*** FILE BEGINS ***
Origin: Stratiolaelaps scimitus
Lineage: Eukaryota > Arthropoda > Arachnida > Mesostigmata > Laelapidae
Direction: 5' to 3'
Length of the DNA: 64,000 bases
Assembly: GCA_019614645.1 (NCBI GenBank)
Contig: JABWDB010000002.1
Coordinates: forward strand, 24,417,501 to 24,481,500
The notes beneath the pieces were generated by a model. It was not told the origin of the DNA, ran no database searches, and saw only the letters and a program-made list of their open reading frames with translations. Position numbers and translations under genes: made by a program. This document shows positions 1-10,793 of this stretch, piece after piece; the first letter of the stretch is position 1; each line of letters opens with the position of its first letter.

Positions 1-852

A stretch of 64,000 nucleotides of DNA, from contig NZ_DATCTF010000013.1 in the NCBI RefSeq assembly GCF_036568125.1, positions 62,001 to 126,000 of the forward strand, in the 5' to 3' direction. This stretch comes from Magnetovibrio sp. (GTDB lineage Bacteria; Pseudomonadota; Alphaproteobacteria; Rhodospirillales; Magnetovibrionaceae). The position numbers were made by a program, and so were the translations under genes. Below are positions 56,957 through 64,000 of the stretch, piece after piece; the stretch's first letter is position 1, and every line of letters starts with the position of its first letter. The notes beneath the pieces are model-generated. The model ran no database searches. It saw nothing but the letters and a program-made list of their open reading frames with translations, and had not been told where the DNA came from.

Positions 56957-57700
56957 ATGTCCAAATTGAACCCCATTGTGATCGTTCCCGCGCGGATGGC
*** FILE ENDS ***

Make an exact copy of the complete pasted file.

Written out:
Origin: Stratiolaelaps scimitus
Lineage: Eukaryota > Arthropoda > Arachnida > Mesostigmata > Laelapidae
Direction: 5' to 3'
Length of the DNA: 64,000 bases
Assembly: GCA_019614645.1 (NCBI GenBank)
Contig: JABWDB010000002.1
Coordinates: forward strand, 24,417,501 to 24,481,500
The notes beneath the pieces were generated by a model. It was not told the origin of the DNA, ran no database searches, and saw only the letters and a program-made list of their open reading frames with translations. Position numbers and translations under genes: made by a program. This document shows positions 1-10,793 of this stretch, piece after piece; the first letter of the stretch is position 1; each line of letters opens with the position of its first letter.

Positions 1-852

A stretch of 64,000 nucleotides of DNA, from contig NZ_DATCTF010000013.1 in the NCBI RefSeq assembly GCF_036568125.1, positions 62,001 to 126,000 of the forward strand, in the 5' to 3' direction. This stretch comes from Magnetovibrio sp. (GTDB lineage Bacteria; Pseudomonadota; Alphaproteobacteria; Rhodospirillales; Magnetovibrionaceae). The position numbers were made by a program, and so were the translations under genes. Below are positions 56,957 through 64,000 of the stretch, piece after piece; the stretch's first letter is position 1, and every line of letters starts with the position of its first letter. The notes beneath the pieces are model-generated. The model ran no database searches. It saw nothing but the letters and a program-made list of their open reading frames with translations, and had not been told where the DNA came from.

Positions 56957-57700
56957 ATGTCCAAATTGAACCCCATTGTGATCGTTCCCGCGCGGATGGC